Not only has their past taught the community to be wary of the state, but their alienation from mainstream society has meant many of them are ignorant of their rights.For example, getting a caste certificate - the necessary proof of eligibility for benefits - is difficult when many community members hold barely any government identification of any kind.Like "gypsies" elsewhere in the world, whose lifestyles made them difficult to bring under state control, the wanderers were regarded with suspicion by India's British rulers.
"Government always tries its level best to reach these people," says BK Prasad, Member-Secretary of the temporary National Commission for Denotified, Nomadic and Semi-Nomadic Tribes, "but even these people have to come to the government.Most of the time, these people do not come." He recognises that DNTs may require "a special approach".But even in the absence of coercion, choice is a fraught concept in a community which is not only economically and socially marginalised, but historically excluded from the rights and freedoms of citizenship.Zoom out from this small community at the edge of India's capital, and the Pernas become just one dot among many thousands, scattered on the map of what a 2008 government-commissioned report described as "the most vulnerable and disadvantaged sections of Indian society".But even officially eligible DNT communities, such as the Pernas, who are recognised as "SC", often do not gain access to these opportunities.
"It is difficult for these people to stake a claim to the government programmes because of the stigma of being labelled as ex-criminal tribes," says Subir Rana, an anthropologist who has spent time among the Pernas of Najafgarh.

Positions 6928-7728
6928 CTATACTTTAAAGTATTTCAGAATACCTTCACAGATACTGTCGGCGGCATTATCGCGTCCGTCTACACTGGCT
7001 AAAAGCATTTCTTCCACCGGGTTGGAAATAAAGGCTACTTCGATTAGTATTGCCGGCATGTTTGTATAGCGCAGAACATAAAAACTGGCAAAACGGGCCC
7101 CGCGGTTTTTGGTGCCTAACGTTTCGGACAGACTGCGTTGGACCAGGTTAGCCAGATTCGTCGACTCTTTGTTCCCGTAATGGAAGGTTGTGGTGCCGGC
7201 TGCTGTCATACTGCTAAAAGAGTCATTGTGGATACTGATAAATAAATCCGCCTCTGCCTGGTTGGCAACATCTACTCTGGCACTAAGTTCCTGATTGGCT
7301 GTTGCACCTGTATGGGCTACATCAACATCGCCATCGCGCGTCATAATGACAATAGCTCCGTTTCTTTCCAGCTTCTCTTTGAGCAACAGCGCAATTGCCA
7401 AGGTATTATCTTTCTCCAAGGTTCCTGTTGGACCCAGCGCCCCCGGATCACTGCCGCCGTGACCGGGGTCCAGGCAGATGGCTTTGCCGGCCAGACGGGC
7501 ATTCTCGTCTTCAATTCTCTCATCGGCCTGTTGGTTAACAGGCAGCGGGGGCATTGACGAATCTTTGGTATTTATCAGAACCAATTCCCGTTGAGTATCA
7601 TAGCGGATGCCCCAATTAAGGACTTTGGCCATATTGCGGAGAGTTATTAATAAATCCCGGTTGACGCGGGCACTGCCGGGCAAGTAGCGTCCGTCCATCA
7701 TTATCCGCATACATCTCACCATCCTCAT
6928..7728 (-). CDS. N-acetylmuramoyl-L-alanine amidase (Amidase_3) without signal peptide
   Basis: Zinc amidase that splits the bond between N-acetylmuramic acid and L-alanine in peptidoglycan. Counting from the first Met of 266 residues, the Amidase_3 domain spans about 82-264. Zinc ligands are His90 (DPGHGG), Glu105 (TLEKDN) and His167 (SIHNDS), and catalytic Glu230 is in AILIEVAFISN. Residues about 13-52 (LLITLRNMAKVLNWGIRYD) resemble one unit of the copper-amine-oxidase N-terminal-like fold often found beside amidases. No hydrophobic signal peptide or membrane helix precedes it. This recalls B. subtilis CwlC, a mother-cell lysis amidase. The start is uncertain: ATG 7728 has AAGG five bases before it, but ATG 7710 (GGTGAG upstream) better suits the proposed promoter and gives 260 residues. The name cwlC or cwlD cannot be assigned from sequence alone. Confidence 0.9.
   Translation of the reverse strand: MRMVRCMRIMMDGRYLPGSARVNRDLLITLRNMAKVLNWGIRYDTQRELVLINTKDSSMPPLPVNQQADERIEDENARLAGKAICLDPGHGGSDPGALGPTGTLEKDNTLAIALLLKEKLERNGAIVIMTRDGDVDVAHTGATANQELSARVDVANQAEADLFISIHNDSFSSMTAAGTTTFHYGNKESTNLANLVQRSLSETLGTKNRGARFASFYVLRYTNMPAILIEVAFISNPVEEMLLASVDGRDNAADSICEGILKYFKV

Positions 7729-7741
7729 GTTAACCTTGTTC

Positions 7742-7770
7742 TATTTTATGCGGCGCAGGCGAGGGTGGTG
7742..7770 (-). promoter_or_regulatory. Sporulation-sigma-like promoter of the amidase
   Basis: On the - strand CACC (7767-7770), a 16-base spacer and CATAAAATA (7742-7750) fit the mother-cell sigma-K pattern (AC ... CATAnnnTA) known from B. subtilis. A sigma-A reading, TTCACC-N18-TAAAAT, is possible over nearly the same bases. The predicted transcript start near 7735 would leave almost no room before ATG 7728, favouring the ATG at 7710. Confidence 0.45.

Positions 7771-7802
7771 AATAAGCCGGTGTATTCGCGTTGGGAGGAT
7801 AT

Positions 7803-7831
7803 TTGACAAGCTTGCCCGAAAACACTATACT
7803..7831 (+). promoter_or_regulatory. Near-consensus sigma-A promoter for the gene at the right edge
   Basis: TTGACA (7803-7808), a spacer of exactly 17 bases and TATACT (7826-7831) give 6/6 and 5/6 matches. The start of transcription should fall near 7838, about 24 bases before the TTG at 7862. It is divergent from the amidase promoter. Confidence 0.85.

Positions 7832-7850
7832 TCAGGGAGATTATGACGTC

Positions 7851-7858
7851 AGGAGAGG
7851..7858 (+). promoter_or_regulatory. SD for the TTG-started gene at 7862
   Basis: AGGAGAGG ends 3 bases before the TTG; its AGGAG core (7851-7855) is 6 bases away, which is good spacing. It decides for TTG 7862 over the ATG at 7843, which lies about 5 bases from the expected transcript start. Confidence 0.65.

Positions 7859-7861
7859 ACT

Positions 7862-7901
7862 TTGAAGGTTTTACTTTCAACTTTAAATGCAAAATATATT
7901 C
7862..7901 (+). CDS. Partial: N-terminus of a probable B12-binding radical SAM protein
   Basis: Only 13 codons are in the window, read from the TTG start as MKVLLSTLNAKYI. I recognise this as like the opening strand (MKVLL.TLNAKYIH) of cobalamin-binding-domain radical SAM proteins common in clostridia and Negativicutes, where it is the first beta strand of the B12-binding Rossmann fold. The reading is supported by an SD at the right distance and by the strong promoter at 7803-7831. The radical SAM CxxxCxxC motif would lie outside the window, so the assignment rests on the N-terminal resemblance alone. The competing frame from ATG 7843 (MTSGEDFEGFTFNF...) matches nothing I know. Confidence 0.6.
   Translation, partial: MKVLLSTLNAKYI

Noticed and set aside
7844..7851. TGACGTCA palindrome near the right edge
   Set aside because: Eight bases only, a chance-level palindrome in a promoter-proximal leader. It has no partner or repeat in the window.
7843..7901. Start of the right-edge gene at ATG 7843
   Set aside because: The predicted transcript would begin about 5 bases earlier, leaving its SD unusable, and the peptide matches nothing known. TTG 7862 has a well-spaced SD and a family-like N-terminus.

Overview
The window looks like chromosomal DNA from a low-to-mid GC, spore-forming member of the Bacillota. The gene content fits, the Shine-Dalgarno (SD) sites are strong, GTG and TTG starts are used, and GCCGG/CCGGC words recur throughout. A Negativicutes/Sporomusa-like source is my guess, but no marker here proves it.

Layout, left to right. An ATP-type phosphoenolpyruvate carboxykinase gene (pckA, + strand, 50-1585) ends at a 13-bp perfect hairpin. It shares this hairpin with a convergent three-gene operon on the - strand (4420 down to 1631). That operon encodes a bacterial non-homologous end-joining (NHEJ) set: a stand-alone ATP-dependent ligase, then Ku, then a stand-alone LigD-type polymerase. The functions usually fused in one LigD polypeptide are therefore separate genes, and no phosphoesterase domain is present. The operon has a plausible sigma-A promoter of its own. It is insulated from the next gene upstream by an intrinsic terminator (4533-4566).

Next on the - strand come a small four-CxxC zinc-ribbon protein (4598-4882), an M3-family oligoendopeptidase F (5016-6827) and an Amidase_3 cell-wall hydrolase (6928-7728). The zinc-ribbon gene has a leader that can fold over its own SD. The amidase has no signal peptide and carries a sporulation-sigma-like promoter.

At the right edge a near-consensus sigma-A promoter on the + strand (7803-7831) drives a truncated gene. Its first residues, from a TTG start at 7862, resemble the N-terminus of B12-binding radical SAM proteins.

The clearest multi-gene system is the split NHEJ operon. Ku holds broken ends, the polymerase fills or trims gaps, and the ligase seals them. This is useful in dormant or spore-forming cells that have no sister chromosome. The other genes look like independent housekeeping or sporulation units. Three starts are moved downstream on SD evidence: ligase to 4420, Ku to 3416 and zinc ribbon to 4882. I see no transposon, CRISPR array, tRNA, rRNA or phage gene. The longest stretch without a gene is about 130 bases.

The victims were found after the FBI patrolled hotels, casinos, truck stops, street corners and websites between Oct. Their suspected trafficker, authorities say, was a friend of the family who had offered an undercover officer sex with the girls for 0.
“We at the FBI have no greater mission than to protect our nation’s children from harm,” FBI Director Christopher Wray said in a statement.
The new Commission is making a priority of addressing a deep information gap: at this point there is zero reliable, countrywide demographic information on denotified communities, a state of affairs which gives credence to Rana's sense that "they have become the lowest of the low; they are invisibles".
While the first order of business is the creation of a comprehensive list of DNT communities, the ultimate goal, according to Prasad, is that "they should be mainstreamed into society in a way that is not too much of a change for them".
With Apne Aap's backing, she was able to convince an informal community court that her daughter should be allowed to make the choice independently.